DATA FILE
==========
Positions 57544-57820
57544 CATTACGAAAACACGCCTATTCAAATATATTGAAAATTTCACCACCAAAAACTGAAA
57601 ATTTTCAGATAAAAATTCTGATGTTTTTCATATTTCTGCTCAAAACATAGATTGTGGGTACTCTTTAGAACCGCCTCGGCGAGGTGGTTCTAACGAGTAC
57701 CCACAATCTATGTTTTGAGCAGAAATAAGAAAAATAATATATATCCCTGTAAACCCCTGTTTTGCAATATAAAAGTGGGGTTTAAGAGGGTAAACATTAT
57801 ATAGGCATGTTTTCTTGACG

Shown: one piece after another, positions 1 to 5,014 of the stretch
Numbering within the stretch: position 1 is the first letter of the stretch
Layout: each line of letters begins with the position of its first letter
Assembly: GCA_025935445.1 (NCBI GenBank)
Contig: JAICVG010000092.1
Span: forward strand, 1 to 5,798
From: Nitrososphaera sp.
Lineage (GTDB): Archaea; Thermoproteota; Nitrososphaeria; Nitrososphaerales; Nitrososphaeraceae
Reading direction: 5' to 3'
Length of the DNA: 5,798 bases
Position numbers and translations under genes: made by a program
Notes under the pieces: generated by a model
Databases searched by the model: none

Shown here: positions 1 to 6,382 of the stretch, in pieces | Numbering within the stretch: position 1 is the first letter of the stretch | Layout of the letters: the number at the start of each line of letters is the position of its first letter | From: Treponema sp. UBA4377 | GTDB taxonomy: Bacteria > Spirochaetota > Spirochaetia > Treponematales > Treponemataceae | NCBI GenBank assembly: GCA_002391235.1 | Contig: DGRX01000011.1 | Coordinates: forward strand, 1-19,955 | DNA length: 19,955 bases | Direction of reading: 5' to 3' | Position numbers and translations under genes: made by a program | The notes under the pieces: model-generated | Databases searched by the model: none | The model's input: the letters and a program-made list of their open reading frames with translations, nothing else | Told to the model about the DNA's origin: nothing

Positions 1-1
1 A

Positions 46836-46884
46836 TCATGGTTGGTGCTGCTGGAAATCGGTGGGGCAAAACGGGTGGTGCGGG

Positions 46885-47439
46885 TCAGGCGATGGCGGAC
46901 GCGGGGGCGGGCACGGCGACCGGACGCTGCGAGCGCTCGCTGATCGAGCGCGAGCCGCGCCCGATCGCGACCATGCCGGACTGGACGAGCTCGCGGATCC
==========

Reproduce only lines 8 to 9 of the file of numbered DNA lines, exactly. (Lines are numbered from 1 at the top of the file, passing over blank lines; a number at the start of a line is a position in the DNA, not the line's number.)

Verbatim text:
Layout: each line of letters begins with the position of its first letter
Assembly: GCA_025935445.1 (NCBI GenBank)